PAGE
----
This month’s cover is the work of local pattern designer and illustrator Esther Cox. “Everybody thinks I’m a printer,” she says. “I do sometimes use printmaking techniques – I might use lino printing or really basic screen printing – but by and large I work with collage. All my work is hand-made and then digitally manipulated. I’m not somebody who starts with a little thumbnail sketch – I think I tend to work quite intuitively and just allow the piece to come together.”
Regular visitors to the gallery and shop Unlimited, on Church Street, will be familiar with Esther’s prints, which are typically very pattern-led. “That’s probably the least of what I do,” she says, “it’s more of a hobby on the side. Chiefly, I work as a textile designer, and the reason my work as an illustrator is so patterned is because that’s my first love: pattern. I create prints for fashion, largely for menswear and childrenswear, predominantly abstract and geometric designs. I work through an agent, who shows the prints to clients. It’s a nice way to work because it’s quite free – pattern design comes very naturally to me, and it feeds back into my illustration work.”
Esther was recently set the exciting task of creating a body of work for an exhibition at Charleston Farmhouse, the former home of artists Vanessa Bell and Duncan Grant. “I was asked to give a response to the house,” she explains, “to create some work that reflects the building and all that Bloomsbury decoration that’s in it. I got free rein to go around the house and take photographs and think about the space – it was really inspiring. The thing I went off with in the collages was, firstly, their use of colour, and, secondly, not so much the patterns themselves, but the lines and where they met. There were lots of interesting angles where walls were coloured, or doorframes, or doors, and that’s really what inspired the work that I’ve done – trying to get those colours and textures to work. I didn’t want to do representations of the farmhouse or feel like I was creating pastiches of Duncan Grant’s patterns.” The pieces will be on display at Charleston (see charleston.org.uk for more details).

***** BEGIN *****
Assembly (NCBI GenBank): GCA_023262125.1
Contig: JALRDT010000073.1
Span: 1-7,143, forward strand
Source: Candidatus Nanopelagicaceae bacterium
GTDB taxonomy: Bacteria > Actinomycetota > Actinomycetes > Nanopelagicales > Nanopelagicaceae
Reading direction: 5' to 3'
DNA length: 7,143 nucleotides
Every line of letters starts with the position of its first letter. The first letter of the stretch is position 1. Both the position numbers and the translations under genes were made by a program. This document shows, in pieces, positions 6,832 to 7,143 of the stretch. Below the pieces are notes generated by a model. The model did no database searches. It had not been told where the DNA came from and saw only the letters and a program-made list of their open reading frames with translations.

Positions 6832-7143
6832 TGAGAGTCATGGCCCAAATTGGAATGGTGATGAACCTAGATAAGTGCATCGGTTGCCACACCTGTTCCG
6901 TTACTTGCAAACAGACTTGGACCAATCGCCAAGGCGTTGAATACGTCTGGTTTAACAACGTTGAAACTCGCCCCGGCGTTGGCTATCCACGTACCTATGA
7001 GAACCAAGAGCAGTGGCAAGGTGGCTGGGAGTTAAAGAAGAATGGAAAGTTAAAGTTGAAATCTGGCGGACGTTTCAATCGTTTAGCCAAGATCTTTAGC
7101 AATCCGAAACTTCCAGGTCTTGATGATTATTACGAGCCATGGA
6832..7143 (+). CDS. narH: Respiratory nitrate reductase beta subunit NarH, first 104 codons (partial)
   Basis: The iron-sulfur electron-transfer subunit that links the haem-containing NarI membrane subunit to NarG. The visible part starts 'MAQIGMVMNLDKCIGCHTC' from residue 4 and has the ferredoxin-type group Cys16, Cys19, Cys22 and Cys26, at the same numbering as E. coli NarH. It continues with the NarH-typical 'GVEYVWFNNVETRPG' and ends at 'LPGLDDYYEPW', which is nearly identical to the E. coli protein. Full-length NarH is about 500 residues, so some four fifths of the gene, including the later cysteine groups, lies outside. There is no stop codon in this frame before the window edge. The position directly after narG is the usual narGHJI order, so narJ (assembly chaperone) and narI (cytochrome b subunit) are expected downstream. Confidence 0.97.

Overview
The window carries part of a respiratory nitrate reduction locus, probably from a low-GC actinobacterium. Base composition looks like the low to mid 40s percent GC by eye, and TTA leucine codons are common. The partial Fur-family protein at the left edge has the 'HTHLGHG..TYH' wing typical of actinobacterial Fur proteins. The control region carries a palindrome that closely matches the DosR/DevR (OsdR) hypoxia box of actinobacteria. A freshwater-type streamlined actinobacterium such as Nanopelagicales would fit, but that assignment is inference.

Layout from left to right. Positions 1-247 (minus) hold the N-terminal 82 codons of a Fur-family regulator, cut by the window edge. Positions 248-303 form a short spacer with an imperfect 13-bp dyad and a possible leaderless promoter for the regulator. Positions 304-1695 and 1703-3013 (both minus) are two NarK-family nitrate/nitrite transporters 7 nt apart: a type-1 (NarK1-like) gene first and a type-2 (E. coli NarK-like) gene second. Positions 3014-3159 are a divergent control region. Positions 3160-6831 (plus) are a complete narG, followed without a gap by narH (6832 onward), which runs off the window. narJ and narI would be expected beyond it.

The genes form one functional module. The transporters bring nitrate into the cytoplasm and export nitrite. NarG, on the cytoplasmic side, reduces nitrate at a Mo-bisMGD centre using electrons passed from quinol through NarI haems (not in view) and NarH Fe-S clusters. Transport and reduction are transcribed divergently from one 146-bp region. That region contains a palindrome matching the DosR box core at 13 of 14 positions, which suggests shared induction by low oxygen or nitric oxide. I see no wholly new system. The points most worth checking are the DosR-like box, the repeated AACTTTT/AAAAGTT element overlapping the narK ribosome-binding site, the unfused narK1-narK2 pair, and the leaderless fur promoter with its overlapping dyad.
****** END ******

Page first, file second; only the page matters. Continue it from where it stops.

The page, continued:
Another of Esther’s major commissions came from Transport for London, who approached her to design a series of posters. “The first two were centred around London riversides,” she says. “The only requirement was that the scene had to include the river in some way, otherwise I was given the freedom to do as I wished.” Her second two posters, published in January, promoted shopping locations Shoreditch and Southall. All four are now a part of the London Transport Museum’s poster collection.
See more of Esther’s work at esthercoxskiosk.com